Theoretically, if a drug or chemical compound could block nerve endings or stabilize the inflammatory process, it may potentially be beneficial in the treatment of discogenic low back pain. Some practitioners believe it is reasonable to use intradiscal injections (injections into the disc itself) for alleviating discogenic low back pain. Two compounds that have received considerable attention are:
Intradiscal Methylene Blue (MB)
- Based upon the pathophysiology of disc degeneration, scientists hypothesized, if the nerve fibres and nerve endings growing into the disc along annular tears could be destroyed, discogenic pain would be alleviated. This is the basis for the recent investigation of methylene blue, a chemical capable of seeking and destroying nerve endings.
- Early studies on the use of Methylene Blue in patients with IDDS (Internal Disc Disruption Syndrome) were very encouraging, yet controversial. One randomized controlled trial showed MB to be both safe and efficacious. However, these results have yet to be duplicated. Therefore this chemical is rarely used in the treatment of discogenic back pain, at present.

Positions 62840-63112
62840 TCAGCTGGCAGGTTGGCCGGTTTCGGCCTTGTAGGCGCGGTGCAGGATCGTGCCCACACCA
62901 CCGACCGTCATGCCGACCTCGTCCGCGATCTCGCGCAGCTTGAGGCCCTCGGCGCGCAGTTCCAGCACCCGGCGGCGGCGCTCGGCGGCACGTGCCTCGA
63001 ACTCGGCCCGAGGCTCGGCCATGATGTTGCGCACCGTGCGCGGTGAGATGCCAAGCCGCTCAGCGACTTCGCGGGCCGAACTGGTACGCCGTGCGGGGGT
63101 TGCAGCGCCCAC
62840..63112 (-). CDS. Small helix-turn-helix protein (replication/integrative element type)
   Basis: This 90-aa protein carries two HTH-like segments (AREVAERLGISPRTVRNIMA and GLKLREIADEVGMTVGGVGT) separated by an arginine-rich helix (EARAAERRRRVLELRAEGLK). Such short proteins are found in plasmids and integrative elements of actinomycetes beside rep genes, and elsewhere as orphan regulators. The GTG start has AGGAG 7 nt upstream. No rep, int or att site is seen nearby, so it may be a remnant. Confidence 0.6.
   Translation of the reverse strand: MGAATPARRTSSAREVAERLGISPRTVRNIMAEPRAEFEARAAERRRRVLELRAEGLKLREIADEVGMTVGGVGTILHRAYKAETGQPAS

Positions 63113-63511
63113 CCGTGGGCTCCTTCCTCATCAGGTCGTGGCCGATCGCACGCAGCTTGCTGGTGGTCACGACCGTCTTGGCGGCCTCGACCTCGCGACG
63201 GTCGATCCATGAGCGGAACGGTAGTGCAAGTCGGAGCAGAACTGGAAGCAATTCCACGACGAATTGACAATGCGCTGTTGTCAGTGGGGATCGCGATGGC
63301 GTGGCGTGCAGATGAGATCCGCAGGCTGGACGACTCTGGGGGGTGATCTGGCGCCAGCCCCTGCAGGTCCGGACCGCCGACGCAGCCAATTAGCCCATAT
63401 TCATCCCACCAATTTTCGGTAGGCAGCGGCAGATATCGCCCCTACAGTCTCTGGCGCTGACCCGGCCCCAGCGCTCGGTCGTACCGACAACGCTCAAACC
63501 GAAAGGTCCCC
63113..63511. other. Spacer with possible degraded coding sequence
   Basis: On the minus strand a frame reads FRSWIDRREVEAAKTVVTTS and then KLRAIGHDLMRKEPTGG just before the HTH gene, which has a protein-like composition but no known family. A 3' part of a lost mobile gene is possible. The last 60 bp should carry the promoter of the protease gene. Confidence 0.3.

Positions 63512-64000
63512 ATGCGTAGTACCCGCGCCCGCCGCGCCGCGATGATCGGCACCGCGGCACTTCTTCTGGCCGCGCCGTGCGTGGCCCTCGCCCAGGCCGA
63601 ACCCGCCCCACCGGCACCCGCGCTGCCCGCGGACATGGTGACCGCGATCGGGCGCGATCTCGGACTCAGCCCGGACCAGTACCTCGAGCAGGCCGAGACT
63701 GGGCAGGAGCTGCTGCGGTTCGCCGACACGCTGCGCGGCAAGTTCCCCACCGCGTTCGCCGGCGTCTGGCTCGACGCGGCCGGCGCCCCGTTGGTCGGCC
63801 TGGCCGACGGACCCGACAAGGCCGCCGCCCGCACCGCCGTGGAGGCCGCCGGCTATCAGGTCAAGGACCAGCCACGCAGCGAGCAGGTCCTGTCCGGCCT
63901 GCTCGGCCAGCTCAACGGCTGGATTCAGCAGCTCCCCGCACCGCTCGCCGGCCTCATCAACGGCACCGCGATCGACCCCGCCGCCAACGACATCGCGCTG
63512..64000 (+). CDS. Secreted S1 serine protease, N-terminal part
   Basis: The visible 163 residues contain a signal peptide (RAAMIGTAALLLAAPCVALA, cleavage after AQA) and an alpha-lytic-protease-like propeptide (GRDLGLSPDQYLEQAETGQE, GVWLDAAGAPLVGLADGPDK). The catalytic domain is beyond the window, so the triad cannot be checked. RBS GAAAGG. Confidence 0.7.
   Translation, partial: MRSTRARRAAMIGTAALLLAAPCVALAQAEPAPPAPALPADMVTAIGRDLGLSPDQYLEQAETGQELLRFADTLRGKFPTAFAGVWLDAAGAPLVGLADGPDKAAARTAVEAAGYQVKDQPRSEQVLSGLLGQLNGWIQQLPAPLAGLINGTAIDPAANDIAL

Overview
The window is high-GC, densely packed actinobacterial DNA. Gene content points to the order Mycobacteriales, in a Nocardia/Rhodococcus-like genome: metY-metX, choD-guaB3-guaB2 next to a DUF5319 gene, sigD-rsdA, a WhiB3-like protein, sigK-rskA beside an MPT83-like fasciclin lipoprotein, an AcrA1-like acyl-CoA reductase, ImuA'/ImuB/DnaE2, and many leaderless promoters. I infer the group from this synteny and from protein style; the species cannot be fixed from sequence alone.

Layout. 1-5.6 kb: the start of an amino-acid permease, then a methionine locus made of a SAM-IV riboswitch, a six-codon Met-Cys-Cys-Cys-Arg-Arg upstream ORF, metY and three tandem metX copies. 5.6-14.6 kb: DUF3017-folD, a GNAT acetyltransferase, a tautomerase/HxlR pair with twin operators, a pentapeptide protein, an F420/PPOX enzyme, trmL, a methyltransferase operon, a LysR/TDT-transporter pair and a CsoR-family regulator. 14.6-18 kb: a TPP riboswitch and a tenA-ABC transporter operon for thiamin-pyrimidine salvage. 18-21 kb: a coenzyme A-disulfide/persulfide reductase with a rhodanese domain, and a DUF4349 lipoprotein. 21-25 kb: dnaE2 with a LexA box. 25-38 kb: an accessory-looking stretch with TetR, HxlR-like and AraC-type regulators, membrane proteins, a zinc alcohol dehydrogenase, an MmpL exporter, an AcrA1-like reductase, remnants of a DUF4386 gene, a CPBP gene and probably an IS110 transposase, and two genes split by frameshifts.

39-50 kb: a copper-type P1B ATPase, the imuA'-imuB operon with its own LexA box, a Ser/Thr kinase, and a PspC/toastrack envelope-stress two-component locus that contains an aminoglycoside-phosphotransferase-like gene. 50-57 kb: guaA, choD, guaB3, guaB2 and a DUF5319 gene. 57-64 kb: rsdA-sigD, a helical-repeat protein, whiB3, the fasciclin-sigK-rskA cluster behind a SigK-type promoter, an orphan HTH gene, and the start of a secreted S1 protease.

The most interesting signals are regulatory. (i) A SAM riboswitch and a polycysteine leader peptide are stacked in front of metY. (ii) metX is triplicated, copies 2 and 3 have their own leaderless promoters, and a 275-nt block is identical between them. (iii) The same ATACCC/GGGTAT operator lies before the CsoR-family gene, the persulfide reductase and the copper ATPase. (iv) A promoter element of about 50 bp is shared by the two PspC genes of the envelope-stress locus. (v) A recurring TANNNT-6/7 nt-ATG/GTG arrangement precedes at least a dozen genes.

- Basic scientific studies have identified enzymes and inflammatory mediators in degenerated disc tissue specimens. Thus, because of their anti-inflammatory properties, one can rationalize the use of corticosteroids in the treatment of discogenic pain (Specifically, DDD).
- Studies investigating the efficacy of intradiscal corticosteroid injections have yielded mixed results. A review of the literature shows that if you inject steroids into the disc of every patient with the diagnosis of discogenic low back pain, the outcomes are unimpressive. However, if you are choosy about which patients are offered intradiscal corticosteroids, the results are much more encouraging! It seems patients with moderately severe DDD with inflammatory endplate changes (seen on MRI) have a much better chance of obtaining sustained relief from the procedure. Thus, the selective use of intradiscal corticosteroid injections is a viable option in discogenic low back pain patients.